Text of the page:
Although this summer in British Columbia is forecast to be cooler and wetter compared to 2021, experts say the need to conserve Metro Vancouver's water supply is more vital than ever.
While a cool, damp spring has made the recent introduction of lawn watering restrictions appear unnecessary, such measures are required to preserve the region's water supply through to the end of summer.
Unlike last year, when a deadly, record-breaking heat dome settled over the province in June, the hottest time in 2022 is predicted to be mid-July to mid-August, according to Environment Canada — when reservoir levels are much lower.
Data from 2015 to 2021 shows average water levels for the region during this period — when extreme heat can result in water loss from reservoirs due to evaporation — is 170 billion litres, compared to around 300 billion litres during the month of May.
It's an added strain on Metro Vancouver's water supply, which is already facing the increasing pressures of a growing population and a dwindling snowpack feeding reservoirs.
Snowpack depletion is accelerating, research shows
The snowpack is the seasonal accumulation of snow that feeds streams and rivers as it melts. For the Metro Vancouver region, the snowpack in the Coast Mountains — which feeds the reservoirs of Capilano, Seymour and Coquitlam lakes — are a key source of drinking water.
As of Jan. 1, the province recorded above-normal amounts of snowpack, with the exception of the Okanagan, according to the B.C. River Forecast Centre.
However, the amount has gone down drastically in the last few decades, says CBC meteorologist Johanna Wagstaffe.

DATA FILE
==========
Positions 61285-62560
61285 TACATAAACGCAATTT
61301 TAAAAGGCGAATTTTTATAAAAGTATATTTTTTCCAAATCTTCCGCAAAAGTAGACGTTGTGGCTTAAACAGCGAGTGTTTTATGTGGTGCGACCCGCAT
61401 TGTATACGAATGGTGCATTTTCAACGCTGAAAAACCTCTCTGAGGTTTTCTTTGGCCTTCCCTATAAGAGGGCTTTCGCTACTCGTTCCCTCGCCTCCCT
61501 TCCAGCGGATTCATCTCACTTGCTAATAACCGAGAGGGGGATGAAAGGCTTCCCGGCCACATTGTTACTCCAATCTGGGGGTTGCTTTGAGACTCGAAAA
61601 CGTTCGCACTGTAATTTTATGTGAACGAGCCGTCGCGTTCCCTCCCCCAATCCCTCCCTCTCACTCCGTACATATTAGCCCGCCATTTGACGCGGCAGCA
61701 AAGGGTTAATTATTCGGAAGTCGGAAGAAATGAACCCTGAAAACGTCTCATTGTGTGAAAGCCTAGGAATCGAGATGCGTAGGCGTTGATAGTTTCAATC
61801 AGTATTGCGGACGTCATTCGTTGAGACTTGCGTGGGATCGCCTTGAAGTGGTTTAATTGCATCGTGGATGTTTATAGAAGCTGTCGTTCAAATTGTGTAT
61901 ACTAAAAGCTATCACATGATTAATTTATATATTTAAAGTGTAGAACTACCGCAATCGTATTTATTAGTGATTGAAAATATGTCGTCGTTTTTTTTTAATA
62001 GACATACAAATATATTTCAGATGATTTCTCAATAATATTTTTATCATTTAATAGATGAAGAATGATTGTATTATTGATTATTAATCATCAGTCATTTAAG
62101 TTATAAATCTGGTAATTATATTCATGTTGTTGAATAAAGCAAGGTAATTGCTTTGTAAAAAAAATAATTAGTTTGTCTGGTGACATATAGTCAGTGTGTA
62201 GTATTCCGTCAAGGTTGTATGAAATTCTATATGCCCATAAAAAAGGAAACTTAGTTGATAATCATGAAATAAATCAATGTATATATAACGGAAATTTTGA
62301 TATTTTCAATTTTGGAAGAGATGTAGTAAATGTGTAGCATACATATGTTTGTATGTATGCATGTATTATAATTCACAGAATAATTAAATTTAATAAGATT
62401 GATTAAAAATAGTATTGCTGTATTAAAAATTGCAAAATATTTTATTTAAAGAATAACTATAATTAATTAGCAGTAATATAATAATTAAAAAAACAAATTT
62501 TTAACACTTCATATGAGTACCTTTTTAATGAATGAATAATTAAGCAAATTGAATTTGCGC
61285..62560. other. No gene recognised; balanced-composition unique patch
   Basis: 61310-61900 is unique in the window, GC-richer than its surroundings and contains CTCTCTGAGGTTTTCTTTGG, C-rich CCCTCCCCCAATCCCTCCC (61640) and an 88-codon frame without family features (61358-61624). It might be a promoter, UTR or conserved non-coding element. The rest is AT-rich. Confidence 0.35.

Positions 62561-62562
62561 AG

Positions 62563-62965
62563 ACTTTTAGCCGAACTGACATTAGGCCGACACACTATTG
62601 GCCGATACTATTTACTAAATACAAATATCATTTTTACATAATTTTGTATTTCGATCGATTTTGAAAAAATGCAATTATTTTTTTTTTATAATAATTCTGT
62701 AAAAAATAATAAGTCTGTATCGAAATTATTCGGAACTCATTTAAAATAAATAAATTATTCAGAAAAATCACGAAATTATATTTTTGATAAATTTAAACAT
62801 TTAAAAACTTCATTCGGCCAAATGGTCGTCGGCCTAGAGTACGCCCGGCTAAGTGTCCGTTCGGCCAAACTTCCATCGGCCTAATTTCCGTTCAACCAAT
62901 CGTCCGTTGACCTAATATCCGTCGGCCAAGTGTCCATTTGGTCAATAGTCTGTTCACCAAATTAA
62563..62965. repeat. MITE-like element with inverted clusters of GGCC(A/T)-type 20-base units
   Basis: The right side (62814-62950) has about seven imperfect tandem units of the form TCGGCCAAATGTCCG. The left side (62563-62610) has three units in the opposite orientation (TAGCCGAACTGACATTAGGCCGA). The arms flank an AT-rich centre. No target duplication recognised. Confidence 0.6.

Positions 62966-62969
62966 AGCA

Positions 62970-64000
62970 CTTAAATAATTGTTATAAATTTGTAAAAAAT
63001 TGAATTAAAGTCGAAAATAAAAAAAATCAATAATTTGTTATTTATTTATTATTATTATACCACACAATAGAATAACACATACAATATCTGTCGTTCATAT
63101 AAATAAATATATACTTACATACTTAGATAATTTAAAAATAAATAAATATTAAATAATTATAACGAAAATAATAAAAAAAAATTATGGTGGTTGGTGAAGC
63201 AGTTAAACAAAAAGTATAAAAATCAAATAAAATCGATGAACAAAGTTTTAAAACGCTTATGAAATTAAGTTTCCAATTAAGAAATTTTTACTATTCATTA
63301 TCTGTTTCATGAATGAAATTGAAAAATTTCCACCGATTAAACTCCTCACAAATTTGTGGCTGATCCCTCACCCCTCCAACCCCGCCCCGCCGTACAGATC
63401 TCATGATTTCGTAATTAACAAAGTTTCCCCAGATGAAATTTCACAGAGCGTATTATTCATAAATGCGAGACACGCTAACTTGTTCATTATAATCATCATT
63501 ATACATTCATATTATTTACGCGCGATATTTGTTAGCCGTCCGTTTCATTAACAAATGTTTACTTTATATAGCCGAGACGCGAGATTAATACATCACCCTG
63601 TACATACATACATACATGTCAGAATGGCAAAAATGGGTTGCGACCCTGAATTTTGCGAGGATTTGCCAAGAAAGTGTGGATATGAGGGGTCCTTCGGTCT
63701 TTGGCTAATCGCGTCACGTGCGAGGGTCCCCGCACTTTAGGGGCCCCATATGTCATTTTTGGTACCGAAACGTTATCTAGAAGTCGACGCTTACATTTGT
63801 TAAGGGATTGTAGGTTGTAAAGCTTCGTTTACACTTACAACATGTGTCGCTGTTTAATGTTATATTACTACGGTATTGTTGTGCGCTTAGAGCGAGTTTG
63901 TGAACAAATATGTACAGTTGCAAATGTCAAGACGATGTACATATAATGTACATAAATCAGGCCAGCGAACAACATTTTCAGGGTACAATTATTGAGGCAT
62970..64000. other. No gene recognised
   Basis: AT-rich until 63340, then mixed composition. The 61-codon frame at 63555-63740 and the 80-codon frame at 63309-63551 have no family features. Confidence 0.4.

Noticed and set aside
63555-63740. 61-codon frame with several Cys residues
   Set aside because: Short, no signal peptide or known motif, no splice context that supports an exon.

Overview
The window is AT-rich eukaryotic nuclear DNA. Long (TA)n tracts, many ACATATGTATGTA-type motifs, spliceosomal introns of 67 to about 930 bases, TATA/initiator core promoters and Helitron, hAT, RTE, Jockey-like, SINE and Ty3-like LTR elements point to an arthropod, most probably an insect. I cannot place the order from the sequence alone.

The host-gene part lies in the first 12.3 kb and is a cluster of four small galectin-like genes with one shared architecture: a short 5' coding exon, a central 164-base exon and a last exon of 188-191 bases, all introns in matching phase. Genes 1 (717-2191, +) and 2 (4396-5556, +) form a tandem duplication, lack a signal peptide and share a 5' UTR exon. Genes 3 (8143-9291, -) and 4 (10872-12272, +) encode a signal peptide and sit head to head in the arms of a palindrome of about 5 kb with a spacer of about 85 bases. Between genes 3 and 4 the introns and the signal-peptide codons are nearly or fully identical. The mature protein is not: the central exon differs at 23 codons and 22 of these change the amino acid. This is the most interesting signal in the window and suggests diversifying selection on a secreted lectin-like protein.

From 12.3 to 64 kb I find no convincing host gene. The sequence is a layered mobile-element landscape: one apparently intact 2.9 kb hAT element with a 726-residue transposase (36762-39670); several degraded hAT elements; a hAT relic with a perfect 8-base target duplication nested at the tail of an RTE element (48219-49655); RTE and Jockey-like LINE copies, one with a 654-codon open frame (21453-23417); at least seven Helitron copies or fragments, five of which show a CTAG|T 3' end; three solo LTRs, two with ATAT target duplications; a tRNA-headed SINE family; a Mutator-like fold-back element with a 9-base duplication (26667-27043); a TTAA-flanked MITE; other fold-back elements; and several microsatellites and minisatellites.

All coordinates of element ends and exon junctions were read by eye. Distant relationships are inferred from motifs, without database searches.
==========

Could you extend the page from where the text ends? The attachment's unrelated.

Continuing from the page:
"The amount of snow we get that is seasonal in this decade means something so much different than it looked in the '50s and '60s," Wagstaffe said. "The baseline has already shifted."
This trend is reflected in research from the University of Northern British Columbia, which shows that B.C.'s snowpack was depleting at a rate of 298 billion tonnes per year between 2015 and 2019 — an accelerated rate from about 227 billion tonnes per year between 2000 and 2004.
"We have to get used to conserving water because this year is an anomaly," Wagstaffe said.
Population growth is another big factor affecting the region's water supply, says John Richardson, a professor in the department of conservation sciences at the University of British Columbia.
According to Metro Vancouver planners, the region will be home to 3.8 million people in 30 years' time, an increase of over one million residents from 2.7 million in 2021.
But while the population is set to grow, there are no plans to build a new reservoir, Richardson says.
Increasing the holding capacities of existing reservoirs or building a new one "comes with the loss of some amount of forest habitat and potential water quality issues," he said.
Malcolm Brodie, chair of Metro Vancouver's water committee, says the regional district has the option to source more water from Coquitlam Lake, the area's largest water reservoir.
In 2020, the region announced a $1-billion investment over the next seven years to build new infrastructure to double its ability to access, treat and distribute the lake's water supply.
According to the region's website, the project is undergoing permitting and regulatory processes, and construction is set for the late 2020s with completion slated for the late 2030s.
But Brodie also says the need for more water supply infrastructure is on the horizon. In the meantime, residents are being encouraged to do whatever they can to conserve water, even when it doesn't seem necessary in cooler, wetter weather.
"If we're wiser in the use of our water at this stage, when, you know, the pressure isn't on so much ... the people of the [water services department] believe that the new infrastructure that is going to be needed at some point can be delayed for a great period of time," Brodie said.
Simple ways to conserve water include washing only full loads of laundry, thawing frozen goods in the refrigerator instead of running them under a tap, and fixing leaky toilets and taps. People with pools can lower the water level.
For gardeners grappling with watering restrictions, Richardson suggests planting more drought-resistant species and letting your grass go brown during the summer months.
"Grass becomes green again when the rains return. Grass is a very hearty plant," he said.